You Can Share As Much Or As Little As You Want

I'm never an advocate of lying, but I will say you don't have to share everything on the first date. Personally, I would try own it and be totally up front— if they don't like it, that's their issue. But I get that you might not want to do that. If you're feeling awkward about sharing that you haven't dated before, you can gloss over it. As long as you're honest with them at some point in the early days, you don't have to lay it out there on the first couple of dates.


You Can Still Sow Your Wild Oats (If You Want)

It doesn't need to be super serious dating. Just because you may not have been having random hookups in college, doesn't mean you need to miss out on them. They're not for everyone, but you shouldn't be denied your experimentation and learning period of hedonism just because you started a bit later.

But make sure to be honest about it. "While it may be tricky telling someone you just met that you are only into [sex right now], the best way to open the conversation is to just tell them," Loveologist and Sex Coach, Domina Doll, tells Bustle. "Beating around the proverbial bush only prolongs the inevitable talk... honesty and integrity are just as important in any relationship, even a casual one."

As long as you're up front about what you want and being safe, you deserve to have as much fun as you like.


Don't Be Afraid To Ask For Advice

I remember one of my friends saying, when we were about 25, that she felt uncomfortable and self-conscious in groups because so often friends would be talking about sex and relationship, but she had experienced neither. It was embarrassing, because I realized how thick headed I (and so many of my friends) had been, not even realizing we might be making someone we care about uncomfortable.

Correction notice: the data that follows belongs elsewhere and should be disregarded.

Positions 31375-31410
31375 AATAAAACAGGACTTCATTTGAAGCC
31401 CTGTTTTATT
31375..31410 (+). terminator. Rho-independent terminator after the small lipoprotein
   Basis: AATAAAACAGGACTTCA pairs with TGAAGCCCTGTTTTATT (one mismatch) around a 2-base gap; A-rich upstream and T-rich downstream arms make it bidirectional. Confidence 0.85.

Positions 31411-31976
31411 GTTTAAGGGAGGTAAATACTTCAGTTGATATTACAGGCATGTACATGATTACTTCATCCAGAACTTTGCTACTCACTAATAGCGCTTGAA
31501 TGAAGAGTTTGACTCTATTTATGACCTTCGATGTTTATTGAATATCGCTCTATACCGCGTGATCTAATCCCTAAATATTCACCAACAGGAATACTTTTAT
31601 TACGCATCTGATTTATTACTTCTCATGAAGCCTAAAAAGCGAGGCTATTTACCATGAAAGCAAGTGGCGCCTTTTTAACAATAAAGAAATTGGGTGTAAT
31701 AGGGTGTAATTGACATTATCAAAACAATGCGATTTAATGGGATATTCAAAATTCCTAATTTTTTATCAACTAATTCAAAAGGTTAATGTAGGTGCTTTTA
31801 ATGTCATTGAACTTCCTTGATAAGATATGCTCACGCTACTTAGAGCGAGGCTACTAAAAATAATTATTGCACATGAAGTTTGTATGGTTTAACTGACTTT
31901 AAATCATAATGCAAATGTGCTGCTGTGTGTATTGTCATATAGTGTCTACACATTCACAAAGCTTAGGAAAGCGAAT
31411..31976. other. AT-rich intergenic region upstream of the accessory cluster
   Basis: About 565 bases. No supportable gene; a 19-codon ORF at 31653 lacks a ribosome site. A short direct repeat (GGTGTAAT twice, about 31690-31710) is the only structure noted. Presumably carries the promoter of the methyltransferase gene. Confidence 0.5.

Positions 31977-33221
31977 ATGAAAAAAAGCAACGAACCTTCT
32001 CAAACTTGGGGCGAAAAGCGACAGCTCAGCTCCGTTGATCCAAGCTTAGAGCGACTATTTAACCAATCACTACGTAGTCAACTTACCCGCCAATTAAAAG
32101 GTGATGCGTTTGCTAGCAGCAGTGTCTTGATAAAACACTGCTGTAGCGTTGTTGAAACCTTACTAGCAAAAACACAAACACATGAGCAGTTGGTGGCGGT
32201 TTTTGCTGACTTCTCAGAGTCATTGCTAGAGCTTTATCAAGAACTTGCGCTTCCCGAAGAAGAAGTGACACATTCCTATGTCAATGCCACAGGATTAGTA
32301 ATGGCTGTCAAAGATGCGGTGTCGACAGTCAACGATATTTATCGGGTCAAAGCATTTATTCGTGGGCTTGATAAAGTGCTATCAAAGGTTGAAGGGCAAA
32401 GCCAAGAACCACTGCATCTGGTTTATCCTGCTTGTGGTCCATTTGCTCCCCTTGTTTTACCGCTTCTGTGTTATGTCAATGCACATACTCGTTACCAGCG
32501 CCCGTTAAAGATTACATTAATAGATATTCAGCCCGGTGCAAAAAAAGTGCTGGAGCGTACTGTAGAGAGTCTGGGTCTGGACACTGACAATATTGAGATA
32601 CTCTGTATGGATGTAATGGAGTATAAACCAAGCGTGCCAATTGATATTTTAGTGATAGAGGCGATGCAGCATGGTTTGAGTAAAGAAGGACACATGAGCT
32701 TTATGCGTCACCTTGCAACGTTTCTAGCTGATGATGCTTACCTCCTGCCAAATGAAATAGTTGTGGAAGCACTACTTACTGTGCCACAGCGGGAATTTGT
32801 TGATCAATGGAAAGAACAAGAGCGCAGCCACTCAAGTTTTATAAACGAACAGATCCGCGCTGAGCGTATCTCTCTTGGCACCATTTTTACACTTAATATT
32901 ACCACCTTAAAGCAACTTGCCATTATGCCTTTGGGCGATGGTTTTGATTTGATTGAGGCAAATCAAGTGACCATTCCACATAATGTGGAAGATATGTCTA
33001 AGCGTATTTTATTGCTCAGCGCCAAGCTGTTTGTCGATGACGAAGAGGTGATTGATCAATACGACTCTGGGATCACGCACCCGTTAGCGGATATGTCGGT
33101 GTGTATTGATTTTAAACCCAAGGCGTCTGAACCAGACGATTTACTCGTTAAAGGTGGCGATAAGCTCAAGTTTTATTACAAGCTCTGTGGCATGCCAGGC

But also, if you are feeling unsure, don't hesitate to ask for your friends advice. Whether you haven't done it all and want to start— or you're in the early stages of your first relationship and feeling a little lost— talk to them. And don't shy away from sex talk. "I think talking about sex with your friends can help normalize interests and behaviors and it can also spark your imagination," Sarah Watson, licensed professional counselor and sex therapist, tells Bustle. "Friends can encourage you to try new things and expand your horizons. In my experience most people aren't educated on how to talk about sex so starting with your friends in a loving and safe environment can be very helpful!"


Have Fun

Finally, dating will have its ups and down, but it should be fun. So, if it's just feeling hard and scary, work out what you can change. Maybe online dating isn't for you, maybe active dates work better than drinking dates, maybe you want your friends to help set you up. But don't be afraid to find what works for you, what makes it fun for you, and stick to that.

And remember, a date is just a date. “I tell all of my clients that a first date is not a trip down the aisle.” Certified Matchmaker Marissa Ventura tells Bustle. “It is simply one human being, getting to know another human being and figuring out if there is a connection or not. That's all.”

If you get further into a relationship and it's not feeling fun, remember what I said— you need to make sure you're in the right relationship, rather than just riding of the high of being in a relationship at all. We all are especially vulnerable in our first relationship, at any age, so make sure you're being honest with yourself.


Starting dating in your late twenties isn't as uncommon as you think. There's nothing to be embarrassed about and, no matter what, don't settle for the first person that comes along just because you've been waiting so long. You deserve better— and you'll find it, whatever age you start.